California Fast Food Chains Find an Escape from the $20 Minimum Wage, Putting Employees at a Disadvantage

Sharing is caring!

Fast food businesses in California are taking a technological turn by implementing digital ordering kiosks—a strategic move prompted by the recent increase in minimum wage to $20 per hour. 

Adapting to Rising Labor Costs


These chains are adapting to avoid soaring labor costs, which have become unsustainable in light of continuous price hikes over the past two years due to rising food expenses. 

Economic Pressures on Restaurant Owners


Restaurant owners argue that further raising prices is no longer viable.As a result, they’re exploring different methods to reduce expenses. With payroll often being the heftiest burden, reducing staff numbers presents a straightforward solution. 

Digital Kiosks Take Over Fast Food

Photo by teamtime/ Depositphotos

Digital kiosks are becoming increasingly common in fast food chains, a shift driven by the urgent need to manage labor expenses. In a typical Burger King restaurant, for example, customers are greeted by two digital kiosks where they can place their orders. 

Trying to Survive

Photo by IrynaBudanova/ Depositphotos

These kiosks, located strategically in front of the counter with clear menu displays, are set against the backdrop of a busy kitchen, illustrating the industry’s rapid move toward automation. This transition is essential for the survival of these businesses as operational costs rise and menu prices reach a ceiling.

Adapting Quickly to Wage Changes


Harsh Ghai, who operates 140 Burger King locations on the West Coast, exemplifies this trend. Originally planning a gradual introduction of digital kiosks over the next decade, the recent wage adjustments have accelerated his timeline, aiming for full implementation within just two months. This rapid deployment highlights the pressing financial pressures faced by the industry.

California’s Bold Wage Increase

Illustration. Image credit: Shutterstock

California’s Governor Gavin Newsom recently enacted a significant wage increase, setting fast food workers’ minimum pay at $4 above the standard for other jobs within the state.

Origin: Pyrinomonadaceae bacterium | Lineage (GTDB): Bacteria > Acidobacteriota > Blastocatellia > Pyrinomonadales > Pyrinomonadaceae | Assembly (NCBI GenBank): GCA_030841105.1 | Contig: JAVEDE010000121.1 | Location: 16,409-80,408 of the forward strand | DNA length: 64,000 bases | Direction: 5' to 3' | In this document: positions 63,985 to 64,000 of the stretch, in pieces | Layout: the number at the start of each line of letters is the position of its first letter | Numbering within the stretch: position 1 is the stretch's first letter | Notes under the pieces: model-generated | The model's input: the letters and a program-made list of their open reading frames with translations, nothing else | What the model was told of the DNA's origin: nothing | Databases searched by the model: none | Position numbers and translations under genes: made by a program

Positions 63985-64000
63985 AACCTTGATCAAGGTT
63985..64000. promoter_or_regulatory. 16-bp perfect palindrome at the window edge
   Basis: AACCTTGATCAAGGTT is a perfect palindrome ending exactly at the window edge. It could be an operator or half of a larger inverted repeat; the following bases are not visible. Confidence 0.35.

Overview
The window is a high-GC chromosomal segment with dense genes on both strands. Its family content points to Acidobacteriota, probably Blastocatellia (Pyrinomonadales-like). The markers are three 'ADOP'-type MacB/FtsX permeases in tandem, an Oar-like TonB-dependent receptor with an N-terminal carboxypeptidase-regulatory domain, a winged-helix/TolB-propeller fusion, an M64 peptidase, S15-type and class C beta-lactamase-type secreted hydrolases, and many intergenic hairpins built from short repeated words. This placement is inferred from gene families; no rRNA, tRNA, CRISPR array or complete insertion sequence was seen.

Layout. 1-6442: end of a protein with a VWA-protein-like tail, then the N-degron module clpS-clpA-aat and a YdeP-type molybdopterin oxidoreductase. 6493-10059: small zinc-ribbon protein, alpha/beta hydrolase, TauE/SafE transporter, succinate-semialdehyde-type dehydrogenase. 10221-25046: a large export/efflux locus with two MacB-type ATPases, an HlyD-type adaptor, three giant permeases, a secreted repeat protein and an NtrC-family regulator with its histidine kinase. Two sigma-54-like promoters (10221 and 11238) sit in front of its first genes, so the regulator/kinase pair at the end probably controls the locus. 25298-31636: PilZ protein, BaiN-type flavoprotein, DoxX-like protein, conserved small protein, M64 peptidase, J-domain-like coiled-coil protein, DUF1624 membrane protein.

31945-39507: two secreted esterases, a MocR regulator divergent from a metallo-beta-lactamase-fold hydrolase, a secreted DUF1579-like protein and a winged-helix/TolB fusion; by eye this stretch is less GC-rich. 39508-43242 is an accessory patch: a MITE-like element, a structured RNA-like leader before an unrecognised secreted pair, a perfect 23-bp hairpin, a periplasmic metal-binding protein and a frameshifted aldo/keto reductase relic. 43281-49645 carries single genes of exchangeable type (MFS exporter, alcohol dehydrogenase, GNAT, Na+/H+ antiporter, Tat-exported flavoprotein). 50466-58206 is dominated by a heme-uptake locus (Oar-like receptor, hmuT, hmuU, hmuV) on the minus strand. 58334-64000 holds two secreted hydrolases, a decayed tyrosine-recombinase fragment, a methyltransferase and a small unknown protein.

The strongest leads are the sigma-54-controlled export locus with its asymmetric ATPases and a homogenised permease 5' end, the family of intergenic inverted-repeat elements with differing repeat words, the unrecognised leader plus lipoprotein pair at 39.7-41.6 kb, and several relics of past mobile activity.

Are Wage Hikes Beneficial for Workers?

Illustration. Image credit: junpinzon via Shutterstock

This policy targets chains operating over 60 locations across the U.S. Since its implementation on April 1, the impact has been immediate and profound, with workers reporting reduced hours and, in some cases, job cuts.

The Trade-Offs of Higher Wages


Although higher wages are designed to improve employee welfare, they have ironically led to job cuts across the fast food sector. Inside a typical fast food venue, you might notice a concession stand offering an array of combos—from popcorn to ICEEs and Nathan’s Famous hot dogs—all prepared in an open kitchen. 

This setting highlights the challenging balance between providing fair wages and sustaining adequate employment levels.

Job Losses in the Fast Food Sector


Employees at Pizza Hut and Round Table were among the first to feel the pinch, losing their positions as their employers struggled to meet the new wage demands. 

Will the Wage Hikes Backfire?

Photo by wirestock_creators/ Depositphotos

The front of a Pizza Hut, with its distinctive red roof and large windows framed by red shutters, symbolizes the iconic presence these establishments have in communities—now under threat by economic pressures. 

These cuts starkly challenge the intended benefits of wage hikes, adversely affecting the very employees meant to be helped.

Minimal Human Contact in Fast Food

Image by jetcityimage2/Depositphotos

The image of a Chick-fil-A meal—a chicken sandwich, waffle fries, and a drink, all branded and neatly presented on a restaurant table—may soon become a scene with minimal human interaction. 

This push towards automation is poised to redefine how consumers engage with quick-service restaurants and reshape the entire sector, setting a new standard for future operations.